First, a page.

Cancer- and treatment-related cognitive dysfunction (CRCD) is a common challenge faced by patients diagnosed with non-central nervous system (CNS) cancer. It has become increasingly recognized that multiple factors likely play a role in these symptoms, including the cancer disease process, systemic treatments (e.g., chemotherapy and endocrine therapies), and risk factors that may predispose an individual to both cancer and cognitive dysfunction. As the field has evolved, advanced neuroimaging techniques have been applied to better understand the neural correlates of CRCD. This review focuses on structural neuroimaging findings related to CRCD in adult non-CNS cancer populations, including examination of gray matter volume/density and white matter integrity differences between cancer patients and comparison groups, as well as emerging findings regarding structural network abnormalities. Overall, this literature has demonstrated consistent findings of reduced gray matter volume/density and white matter integrity in cancer patients relative to comparison groups. These are most prominent in individuals treated with chemotherapy, though alterations have also been noted in those treated with anti-estrogen and androgen-deprivation therapies. Alterations in gray and white matter structural network connectivity have also been identified. These structural abnormalities have been observed most prominently in frontal and temporal brain regions, and have been shown to correlate with subjective and objective cognitive function, as well as with physiological and clinical variables, helping to inform understanding of CRCD mechanisms. To date, however, structural neuroimaging techniques have not been utilized in systematic studies of potential CRCD treatments, suggesting a potentially fruitful avenue for future research.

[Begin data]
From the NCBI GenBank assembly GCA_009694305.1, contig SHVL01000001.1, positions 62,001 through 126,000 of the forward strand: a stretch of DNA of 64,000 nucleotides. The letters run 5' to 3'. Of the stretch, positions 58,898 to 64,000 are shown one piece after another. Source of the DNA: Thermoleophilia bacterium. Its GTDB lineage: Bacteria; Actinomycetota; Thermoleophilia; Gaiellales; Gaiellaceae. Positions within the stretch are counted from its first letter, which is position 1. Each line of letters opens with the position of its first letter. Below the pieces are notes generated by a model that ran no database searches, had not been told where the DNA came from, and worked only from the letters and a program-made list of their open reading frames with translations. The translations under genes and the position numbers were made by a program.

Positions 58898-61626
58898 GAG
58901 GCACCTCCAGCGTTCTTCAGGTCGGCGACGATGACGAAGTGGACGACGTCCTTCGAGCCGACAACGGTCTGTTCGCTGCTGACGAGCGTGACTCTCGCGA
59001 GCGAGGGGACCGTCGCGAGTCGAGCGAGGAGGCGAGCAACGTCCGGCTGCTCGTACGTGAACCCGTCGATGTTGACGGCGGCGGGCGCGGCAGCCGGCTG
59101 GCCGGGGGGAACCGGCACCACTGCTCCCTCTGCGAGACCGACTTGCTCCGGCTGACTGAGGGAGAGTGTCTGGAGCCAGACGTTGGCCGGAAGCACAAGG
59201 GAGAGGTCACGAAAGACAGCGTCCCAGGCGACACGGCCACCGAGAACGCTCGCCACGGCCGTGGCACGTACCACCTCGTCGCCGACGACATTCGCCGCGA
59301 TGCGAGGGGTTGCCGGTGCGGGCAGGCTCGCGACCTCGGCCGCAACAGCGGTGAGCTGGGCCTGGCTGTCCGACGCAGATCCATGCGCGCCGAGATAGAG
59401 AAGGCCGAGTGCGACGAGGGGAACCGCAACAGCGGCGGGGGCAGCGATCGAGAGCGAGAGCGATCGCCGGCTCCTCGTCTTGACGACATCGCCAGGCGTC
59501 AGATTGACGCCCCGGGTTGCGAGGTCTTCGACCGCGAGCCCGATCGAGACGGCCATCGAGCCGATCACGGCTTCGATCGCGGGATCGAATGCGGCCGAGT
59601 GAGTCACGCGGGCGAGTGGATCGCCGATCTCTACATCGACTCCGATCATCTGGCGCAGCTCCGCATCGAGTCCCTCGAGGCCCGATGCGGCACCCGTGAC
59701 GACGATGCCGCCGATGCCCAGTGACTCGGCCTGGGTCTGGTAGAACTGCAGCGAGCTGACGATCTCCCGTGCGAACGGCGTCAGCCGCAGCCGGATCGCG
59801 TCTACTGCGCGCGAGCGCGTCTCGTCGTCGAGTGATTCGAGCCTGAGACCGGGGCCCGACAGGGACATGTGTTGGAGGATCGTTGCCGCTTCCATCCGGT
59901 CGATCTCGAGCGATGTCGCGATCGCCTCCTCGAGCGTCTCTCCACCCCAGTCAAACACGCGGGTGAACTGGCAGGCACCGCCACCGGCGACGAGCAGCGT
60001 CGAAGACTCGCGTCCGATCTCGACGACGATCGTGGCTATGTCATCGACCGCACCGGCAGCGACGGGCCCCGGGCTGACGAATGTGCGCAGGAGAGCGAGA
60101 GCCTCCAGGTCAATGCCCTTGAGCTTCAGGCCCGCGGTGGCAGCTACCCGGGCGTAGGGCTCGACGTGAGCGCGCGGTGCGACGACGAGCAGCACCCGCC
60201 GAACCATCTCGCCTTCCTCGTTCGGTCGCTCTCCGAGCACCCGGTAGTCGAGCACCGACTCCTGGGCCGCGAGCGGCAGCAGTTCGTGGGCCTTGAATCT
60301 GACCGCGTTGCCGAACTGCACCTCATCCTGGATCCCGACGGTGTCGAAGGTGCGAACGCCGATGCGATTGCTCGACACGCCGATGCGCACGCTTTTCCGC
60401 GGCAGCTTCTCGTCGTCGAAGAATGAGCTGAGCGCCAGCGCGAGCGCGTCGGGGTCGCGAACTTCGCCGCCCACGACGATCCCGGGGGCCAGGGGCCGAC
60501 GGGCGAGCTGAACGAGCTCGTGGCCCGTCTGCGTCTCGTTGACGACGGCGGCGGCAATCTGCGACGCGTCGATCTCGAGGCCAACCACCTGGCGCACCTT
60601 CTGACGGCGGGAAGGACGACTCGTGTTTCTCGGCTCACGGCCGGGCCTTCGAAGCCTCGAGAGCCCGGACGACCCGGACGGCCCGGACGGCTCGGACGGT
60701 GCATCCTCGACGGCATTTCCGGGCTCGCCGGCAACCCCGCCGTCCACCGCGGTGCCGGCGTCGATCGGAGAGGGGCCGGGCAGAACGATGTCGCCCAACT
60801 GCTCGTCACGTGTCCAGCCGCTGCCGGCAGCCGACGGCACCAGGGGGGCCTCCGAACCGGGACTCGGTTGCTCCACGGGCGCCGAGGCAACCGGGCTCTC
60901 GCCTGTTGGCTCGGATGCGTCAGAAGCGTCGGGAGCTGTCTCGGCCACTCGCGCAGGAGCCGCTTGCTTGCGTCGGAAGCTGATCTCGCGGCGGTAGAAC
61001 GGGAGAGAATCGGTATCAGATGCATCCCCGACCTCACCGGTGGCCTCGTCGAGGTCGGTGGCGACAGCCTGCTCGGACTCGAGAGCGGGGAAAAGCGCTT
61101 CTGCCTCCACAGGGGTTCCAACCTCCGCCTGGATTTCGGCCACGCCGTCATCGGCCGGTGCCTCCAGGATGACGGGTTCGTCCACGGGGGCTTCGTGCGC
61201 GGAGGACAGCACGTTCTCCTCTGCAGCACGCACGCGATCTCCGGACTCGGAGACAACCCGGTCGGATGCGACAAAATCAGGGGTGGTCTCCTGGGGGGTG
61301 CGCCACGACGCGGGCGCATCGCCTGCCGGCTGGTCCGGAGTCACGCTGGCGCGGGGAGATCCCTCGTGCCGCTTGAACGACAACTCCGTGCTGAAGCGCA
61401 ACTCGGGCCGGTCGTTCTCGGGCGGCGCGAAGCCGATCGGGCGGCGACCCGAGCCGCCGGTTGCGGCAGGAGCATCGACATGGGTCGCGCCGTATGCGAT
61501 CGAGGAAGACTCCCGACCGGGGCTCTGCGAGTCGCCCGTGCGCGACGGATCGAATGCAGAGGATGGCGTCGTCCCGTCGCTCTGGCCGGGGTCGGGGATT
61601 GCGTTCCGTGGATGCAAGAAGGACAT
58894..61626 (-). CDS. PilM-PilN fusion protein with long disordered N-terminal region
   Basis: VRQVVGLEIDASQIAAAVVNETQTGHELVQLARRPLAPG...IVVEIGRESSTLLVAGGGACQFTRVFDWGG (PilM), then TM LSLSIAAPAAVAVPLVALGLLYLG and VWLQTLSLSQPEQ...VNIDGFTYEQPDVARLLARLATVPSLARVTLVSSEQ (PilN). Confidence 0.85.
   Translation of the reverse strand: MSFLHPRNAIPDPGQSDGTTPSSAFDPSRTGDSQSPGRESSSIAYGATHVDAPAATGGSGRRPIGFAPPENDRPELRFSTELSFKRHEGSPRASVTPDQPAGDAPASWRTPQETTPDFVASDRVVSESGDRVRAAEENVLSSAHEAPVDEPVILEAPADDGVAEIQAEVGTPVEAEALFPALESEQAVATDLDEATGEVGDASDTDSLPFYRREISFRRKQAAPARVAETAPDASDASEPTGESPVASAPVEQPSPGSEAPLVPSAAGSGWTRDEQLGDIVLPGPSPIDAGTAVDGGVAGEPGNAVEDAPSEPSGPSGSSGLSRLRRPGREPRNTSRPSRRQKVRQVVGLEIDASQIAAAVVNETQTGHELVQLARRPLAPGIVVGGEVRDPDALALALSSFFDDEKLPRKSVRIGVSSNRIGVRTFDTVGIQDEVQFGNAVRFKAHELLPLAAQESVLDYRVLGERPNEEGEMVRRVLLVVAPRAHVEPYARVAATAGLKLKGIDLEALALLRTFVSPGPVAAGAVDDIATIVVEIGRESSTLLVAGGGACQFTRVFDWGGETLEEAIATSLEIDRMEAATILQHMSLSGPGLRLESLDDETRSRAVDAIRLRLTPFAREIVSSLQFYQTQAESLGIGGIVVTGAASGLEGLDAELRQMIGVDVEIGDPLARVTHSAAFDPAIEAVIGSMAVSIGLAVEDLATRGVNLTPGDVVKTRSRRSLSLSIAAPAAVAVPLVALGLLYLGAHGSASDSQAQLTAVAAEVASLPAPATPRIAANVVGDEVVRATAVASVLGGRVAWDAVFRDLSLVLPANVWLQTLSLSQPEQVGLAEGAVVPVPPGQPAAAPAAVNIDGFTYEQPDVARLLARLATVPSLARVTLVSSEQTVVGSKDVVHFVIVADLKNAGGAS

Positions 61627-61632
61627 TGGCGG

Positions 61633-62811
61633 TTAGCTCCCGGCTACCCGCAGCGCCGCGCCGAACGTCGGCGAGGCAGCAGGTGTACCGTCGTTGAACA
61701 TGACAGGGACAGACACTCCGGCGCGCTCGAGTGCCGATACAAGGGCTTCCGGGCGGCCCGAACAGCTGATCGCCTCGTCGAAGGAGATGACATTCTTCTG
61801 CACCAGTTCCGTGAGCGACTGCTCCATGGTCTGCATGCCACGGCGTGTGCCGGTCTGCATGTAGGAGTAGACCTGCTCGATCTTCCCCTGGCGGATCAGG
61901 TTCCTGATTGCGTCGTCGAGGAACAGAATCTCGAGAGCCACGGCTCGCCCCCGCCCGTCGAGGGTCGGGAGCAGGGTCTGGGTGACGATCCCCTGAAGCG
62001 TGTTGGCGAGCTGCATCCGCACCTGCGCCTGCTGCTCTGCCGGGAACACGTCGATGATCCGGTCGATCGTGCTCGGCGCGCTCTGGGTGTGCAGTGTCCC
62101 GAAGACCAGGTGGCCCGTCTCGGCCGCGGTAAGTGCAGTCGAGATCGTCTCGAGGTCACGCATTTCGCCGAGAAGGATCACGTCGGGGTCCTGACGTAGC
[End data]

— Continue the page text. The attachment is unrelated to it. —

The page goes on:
Keywords: Brain structure; Chemotherapy; Cognition; Neuroimaging; Non-CNS cancer.
© 2021. The American Society for Experimental NeuroTherapeutics, Inc.